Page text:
Its 4pm, time to go, filling my back pack with the essentials, paint, string, my cameras, one, two, three, and begin my journey over the fields and farmland. It’s an upward struggle and despite my daily walks I find myself breathless when I reach the top. I allow myself a break. I eat some toffee. Then onward. Following a line of birch trees I’m led downhill towards the sea, two more misshapen wire fences and it’s a sharp decent down to the beach. I’ve timed this right. The tide is low, granting me entry to the cave interior. It’s not easy. I must crawl on all fours; keep my back low, don’t scrap it on the cave roof (I do).
I’m in the belly of the cave. The sound of the waves hitting the jagged coastline rumbles all around me. Its dark and damp, but warm enough to undress. I take out my box of paints and line each up along the waterline, then mixing the colour with the seawater I paint my body. Limb by limb, using my fingers as paint brushes leaving long streaks and hand prints over my flesh, my hair. I’m ready. I’m new. I’m a character, an object. More and less than human. I explore the cavity as a new born animal. Testing the walls, my weight, my skin against the cold rock. The painting ritual has transformed me and allowed me to sit below my normal level of consciousness. Thinking back, it feels
The incoming tide chases me back up the cave and the imminent danger of loosing my possessions to the sea brings me out of my dream. It’s now that I stop the camera rolling and I use my still camera to document the events.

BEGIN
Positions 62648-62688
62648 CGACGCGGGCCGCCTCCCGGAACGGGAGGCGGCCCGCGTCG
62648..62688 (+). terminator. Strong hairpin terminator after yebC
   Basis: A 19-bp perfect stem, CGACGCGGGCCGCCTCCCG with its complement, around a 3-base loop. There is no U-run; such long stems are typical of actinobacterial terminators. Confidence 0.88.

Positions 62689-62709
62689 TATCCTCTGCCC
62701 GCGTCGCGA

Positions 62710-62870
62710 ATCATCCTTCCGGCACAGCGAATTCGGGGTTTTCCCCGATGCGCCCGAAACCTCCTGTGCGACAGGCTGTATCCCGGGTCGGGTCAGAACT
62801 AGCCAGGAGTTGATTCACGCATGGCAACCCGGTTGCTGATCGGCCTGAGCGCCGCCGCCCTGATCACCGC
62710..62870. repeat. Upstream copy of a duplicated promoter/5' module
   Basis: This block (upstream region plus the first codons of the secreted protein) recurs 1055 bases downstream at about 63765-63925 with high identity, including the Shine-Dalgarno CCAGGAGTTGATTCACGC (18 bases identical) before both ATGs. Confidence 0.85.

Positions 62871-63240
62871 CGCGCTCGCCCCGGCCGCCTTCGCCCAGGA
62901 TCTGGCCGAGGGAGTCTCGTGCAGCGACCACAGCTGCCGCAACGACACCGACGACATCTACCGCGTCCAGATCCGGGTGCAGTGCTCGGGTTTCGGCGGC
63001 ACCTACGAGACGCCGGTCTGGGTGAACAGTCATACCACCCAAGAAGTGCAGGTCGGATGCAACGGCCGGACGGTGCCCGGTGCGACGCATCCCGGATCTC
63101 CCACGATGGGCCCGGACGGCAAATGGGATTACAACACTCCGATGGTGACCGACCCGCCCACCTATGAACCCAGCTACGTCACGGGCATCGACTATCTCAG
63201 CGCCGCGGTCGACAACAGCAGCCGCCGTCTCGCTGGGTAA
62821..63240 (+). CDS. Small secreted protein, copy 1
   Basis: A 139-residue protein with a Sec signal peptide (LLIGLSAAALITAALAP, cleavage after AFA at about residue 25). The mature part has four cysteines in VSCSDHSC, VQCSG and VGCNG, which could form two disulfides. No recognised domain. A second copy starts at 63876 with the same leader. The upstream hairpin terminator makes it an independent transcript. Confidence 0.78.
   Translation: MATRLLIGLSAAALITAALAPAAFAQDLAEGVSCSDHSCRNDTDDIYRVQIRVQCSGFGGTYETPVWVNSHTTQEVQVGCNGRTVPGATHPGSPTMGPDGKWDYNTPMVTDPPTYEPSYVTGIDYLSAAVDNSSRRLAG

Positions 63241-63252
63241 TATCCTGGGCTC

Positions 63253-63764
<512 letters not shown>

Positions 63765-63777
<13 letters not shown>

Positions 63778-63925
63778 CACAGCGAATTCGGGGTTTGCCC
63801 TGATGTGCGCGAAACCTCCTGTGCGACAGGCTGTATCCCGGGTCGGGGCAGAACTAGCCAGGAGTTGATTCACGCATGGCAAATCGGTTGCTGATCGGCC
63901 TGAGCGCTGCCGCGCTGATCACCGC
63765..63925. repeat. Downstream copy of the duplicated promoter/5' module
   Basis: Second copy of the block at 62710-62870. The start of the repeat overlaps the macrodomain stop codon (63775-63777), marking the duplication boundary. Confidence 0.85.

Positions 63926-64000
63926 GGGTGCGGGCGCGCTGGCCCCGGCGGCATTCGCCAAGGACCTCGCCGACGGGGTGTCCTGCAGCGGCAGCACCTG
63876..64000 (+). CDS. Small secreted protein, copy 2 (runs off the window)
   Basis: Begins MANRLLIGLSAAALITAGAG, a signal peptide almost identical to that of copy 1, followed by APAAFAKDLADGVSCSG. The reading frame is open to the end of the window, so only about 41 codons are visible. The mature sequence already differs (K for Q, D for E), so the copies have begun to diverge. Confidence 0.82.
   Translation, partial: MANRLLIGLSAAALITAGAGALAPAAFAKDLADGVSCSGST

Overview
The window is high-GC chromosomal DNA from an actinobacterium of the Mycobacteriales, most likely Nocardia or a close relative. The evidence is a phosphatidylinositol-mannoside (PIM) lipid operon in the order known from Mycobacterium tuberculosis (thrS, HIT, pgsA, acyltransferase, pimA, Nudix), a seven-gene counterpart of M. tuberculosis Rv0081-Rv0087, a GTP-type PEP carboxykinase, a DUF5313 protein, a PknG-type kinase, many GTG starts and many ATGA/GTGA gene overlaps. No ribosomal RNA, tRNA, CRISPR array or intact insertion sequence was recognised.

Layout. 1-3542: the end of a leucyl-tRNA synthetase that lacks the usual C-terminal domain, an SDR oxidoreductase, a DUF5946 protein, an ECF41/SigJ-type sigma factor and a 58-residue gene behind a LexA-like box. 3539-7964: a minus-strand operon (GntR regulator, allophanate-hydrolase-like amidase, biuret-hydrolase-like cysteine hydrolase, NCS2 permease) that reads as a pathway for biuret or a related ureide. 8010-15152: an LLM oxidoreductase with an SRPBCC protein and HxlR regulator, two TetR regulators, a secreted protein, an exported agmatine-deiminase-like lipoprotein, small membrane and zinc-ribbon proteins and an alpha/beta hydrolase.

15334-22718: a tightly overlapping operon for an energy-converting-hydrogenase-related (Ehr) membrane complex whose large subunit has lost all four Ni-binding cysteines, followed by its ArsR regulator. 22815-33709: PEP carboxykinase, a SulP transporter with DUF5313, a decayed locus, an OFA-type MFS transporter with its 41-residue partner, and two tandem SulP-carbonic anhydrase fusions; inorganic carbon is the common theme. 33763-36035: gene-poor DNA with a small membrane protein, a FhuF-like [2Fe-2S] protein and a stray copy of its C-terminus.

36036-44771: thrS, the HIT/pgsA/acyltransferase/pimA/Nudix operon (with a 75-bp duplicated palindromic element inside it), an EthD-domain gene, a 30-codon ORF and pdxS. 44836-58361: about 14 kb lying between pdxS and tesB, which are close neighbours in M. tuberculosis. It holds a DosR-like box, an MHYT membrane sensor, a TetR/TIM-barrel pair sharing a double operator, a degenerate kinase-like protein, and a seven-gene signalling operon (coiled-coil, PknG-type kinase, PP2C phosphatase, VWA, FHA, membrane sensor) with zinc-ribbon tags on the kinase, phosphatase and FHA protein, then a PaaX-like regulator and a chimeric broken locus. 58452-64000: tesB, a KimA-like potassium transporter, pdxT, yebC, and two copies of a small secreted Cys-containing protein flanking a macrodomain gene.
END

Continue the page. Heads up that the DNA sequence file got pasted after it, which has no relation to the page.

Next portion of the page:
But my mind is still clouded by the paint creature, (or the growing numbness in my hands) and working the camera self timer feels alien.
Pulling the masks and mirrors from my rucksack I bring the items into my recreation. But looking back the mask was only mask in its very essence – to mask out my face. (I hide my face not wanting to muddle the work with elements of vanity I know would creep in if my face was revealed.) The transformation had already happened in the painting and the additional tools felt superfluous, and forced. The incoming tide tickled my toes and the wet brings a chill. Leave.
Naked I crawled back through the rear entrance of the cave and returned blinking into the sunlight, failing to conceal a smile about how weird this must look to anyone who could have happened to come up my strange ritual. This time however, I have the beach to myself. I dress, then lie in the sun, admiring my paint covered limbs against the red sand. Warming my body like a lizard, I lay grinning in a blissful haze, now feels good. The sunlight licks the cliff tops and lazily winks at me through the gorse bushes, it’s settling down to sleep and I too should make my way back to my bed.
Two hours later and I’m enjoying a well-deserved shower, now feels good.